Bottle pool is an archaic billiards game played at least since the 19th century, according to the New York Times. The game is played using only a cue stick, cue ball and three items: a yellow object ball, a red object ball and a small empty bottle that is 6 3/4 inches tall. According to the New York Times, the game involves familiar elements of billiards and straight pool and a little strategy. It can be played by any number of players or by teams.
Use a bottle-pool bottle (a bottle made especially for this type of game) or a shake bottle. If using a shake bottle, remove the "peas" from the bottle before playing. Shake bottles and bottle-pool bottles are available at billiards most supply stores.
Place the empty bottle upside down (standing on its mouth) at the center of the pool table. Place one object ball on two of the end-diamonds on the back rail (the back rails of most pool tables have three spots or diamonds on them).
Flip a coin to see who goes first. The starting player can place the cue ball anywhere within the space between the “headline” and the back rail of the head of the table. The headline is an imaginary line drawn from the center dots on the rails between the corner and side pockets on the side of the table opposite of the object balls.
Score points. Players must call their shots (explain what shot they intend to hit before they hit it). Points are scored as follows: pocketing an object ball (1 point for red, 2 points for yellow); caroming the cue ball off both object balls (worth 1 point); caroming the cue ball off one or both object balls and then into the bottle (worth 5 points). Play continues until the player misses a shot or fouls.
Deduct 1 point for fouls. Fouls occur if a player does not score a point on a shot or if a player makes a shot he did not call. A foul ends the current player’s turn. Incoming players must keep the table “as is” with the exception of spotting the cue ball for scratches.
Place the bottle upside down on the table in the spot closest to where it fell over if the bottle is struck during a turn. Place pocketed object balls back onto their starting positions when a player shoots them in.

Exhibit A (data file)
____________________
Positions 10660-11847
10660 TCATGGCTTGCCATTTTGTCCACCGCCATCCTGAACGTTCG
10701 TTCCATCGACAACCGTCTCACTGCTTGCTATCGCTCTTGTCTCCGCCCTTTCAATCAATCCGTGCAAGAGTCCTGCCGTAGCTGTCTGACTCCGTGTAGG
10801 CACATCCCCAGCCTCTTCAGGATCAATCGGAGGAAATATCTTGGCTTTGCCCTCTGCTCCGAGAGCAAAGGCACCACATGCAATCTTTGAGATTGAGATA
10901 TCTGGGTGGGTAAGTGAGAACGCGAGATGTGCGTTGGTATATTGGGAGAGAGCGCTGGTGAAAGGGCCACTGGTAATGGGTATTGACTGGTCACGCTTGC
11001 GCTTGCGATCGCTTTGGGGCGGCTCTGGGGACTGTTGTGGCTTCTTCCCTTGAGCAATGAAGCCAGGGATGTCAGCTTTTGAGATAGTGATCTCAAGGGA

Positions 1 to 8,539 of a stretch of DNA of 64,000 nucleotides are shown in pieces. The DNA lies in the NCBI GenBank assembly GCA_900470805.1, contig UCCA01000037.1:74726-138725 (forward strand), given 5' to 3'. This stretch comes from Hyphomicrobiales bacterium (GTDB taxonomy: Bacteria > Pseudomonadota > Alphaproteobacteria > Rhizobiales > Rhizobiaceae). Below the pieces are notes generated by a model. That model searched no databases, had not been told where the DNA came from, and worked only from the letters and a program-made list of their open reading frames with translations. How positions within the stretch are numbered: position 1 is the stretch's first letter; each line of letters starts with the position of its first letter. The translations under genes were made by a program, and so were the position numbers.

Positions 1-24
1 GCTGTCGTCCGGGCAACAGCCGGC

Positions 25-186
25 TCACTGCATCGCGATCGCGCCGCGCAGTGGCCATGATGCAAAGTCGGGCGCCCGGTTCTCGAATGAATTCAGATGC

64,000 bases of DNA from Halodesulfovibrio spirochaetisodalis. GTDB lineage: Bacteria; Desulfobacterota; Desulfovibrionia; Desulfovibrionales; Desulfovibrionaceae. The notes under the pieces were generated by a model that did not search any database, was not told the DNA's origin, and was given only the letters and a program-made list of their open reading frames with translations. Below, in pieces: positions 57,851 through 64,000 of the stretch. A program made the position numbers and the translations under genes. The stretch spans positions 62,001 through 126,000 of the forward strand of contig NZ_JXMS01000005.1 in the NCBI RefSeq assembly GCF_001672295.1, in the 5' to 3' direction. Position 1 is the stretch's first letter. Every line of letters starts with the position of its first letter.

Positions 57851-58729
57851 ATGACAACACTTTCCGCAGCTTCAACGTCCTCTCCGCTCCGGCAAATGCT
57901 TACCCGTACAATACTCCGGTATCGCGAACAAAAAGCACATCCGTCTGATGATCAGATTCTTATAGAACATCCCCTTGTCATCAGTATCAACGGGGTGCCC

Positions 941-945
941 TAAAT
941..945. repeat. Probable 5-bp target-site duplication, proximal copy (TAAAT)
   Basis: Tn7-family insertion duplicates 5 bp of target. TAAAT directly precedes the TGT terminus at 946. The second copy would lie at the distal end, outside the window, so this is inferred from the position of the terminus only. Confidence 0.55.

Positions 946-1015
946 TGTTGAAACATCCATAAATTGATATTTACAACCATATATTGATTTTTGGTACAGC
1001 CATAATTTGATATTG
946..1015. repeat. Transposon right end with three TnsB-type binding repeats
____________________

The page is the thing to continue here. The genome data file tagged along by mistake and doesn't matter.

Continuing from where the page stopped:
Continue playing until a player reaches an exact desired score. According to the New York Times, games typically are played to 25. Billiardsvillage.com and other sources indicate games are played until 31.
Things You'll Need:
- Bottle-pool bottle or shake bottle (plastic or leather, available for purchase at billiards supply stores)
- Red, standard sized billiard ball (Marked as “1”)
- Yellow, standard sized billiard ball (Marked as “2”)
Add “legs” into your bottle pool game to increase the difficulty of the game. According to the New York Times, one way to play bottle pool is to require players to complete the first “leg” by reaching the desired score (25 or 31) without fouling. The second leg is completed by scoring two points (by pocketing the balls or otherwise). The final leg is completed when a player strikes the yellow object ball and intentionally scratches the cue ball in the same shot.
- Add “legs” into your bottle pool game to increase the difficulty of the game. According to the New York Times, one way to play bottle pool is to require players to complete the first “leg” by reaching the desired score (25 or 31) without fouling. The second leg is completed by scoring two points (by pocketing the balls or otherwise). The final leg is completed when a player strikes the yellow object ball and intentionally scratches the cue ball in the same shot.
Based in Traverse City, Mich., George Lawrence has been writing professionally since 2009. His work primarily appears on various websites. An avid outdoorsman, Lawrence holds Bachelor of Arts degrees in both criminal justice and English from Michigan State University, as well as a Juris Doctor from the Thomas M. Cooley Law School, where he graduated with honors.